2. They Use Up Excess Fabric From Suppliers As A Core Part Of Their Range
Twenty-Seven Names also buy fabric off cuts from bulk fabric suppliers, who have extra fabric which would otherwise be thrown away. “We make a choice to use up waste fabric rather than using new fabric, to get a more exclusive run of a piece from a collection” Rachel explains. “We’ll look to those wholesalers first and try and, as a small manufacturer, try to base our collection around the excess of other fabrics,” Anjali says. “If someone tells us they only have 500 m of fabric, we go ‘OK, we can work within that’. We’ll only make 5 things and make to order on those.”
3. They Avoid Harmful Chemicals and Processes & Work With Other Suppliers Who Care Too
In all other areas, Twenty-Seven Names try and source fabrics that have a smaller environmental impact. “We try and keep down our use of fabrics where the processes are harmful to the environment,” Rachel says. “Our suppliers, for example, our silk supplier overseas who we’ve been working with for many years now, are really careful about what factories they’re working with now. It is nice to know that companies like this know their provenance about where it comes from so we don’t have to fly to the factory. Sadly, New Zealand doesn’t have any of the mills it used to. We had to get wool made in Italy because it doesn’t exist in New Zealand anymore.”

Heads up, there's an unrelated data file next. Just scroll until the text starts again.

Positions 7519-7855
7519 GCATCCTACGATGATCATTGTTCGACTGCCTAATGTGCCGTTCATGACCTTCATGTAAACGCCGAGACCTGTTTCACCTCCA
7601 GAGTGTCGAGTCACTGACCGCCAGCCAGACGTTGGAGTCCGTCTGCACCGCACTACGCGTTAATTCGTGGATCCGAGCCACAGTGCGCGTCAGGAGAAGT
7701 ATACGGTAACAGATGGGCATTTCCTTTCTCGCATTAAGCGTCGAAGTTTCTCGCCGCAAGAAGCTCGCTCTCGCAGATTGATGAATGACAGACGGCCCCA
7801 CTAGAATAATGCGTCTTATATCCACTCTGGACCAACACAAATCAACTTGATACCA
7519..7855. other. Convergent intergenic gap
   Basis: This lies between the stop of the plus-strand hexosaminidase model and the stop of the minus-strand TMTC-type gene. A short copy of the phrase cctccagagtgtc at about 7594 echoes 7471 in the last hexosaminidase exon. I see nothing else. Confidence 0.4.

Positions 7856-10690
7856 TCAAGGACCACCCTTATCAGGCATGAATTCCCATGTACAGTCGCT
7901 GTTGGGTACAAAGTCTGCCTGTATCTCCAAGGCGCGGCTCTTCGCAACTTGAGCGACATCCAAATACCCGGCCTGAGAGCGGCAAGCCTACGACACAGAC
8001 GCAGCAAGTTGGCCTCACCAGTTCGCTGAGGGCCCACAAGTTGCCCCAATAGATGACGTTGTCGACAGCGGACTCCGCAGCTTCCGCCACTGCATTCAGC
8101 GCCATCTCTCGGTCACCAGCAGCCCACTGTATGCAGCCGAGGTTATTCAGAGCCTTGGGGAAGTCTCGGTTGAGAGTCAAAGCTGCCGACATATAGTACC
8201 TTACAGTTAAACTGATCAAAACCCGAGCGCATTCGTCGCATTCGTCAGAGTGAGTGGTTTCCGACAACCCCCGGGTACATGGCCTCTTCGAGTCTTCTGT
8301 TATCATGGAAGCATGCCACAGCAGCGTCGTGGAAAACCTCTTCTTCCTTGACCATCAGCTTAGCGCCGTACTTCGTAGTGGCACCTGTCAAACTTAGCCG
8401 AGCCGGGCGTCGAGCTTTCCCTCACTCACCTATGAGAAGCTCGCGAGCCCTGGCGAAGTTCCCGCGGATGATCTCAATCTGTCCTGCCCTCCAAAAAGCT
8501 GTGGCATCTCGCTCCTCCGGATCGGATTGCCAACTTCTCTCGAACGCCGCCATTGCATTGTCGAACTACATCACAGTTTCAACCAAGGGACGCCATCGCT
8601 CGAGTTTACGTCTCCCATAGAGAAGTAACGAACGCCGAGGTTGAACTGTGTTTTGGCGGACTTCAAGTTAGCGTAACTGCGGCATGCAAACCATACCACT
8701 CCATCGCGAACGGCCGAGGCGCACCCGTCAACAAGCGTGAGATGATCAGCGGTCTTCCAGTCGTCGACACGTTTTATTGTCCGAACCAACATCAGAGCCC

WHAT SHOULD NEW ZEALAND WOMEN LOOK FOR IN CLOTHES?
“Longevity,” says Rachel, “I’m a huge advocate for clothes that you wear, and you wear a lot. I hate making clothes that are too frivolous or would date really quickly. I love the idea of buying a jacket that you could wear every single day for five years, until it wore out. You might not wear it as much, and it would last even longer. I think that looking at the quality of the fabric is very important; choosing something with life in it rather than something you wear a few times and then throw away.” They also say to look at the cost of what you are buying. “The price of something is indicative of the fact something has gone wrong. If something costs $10, why does it cost that?”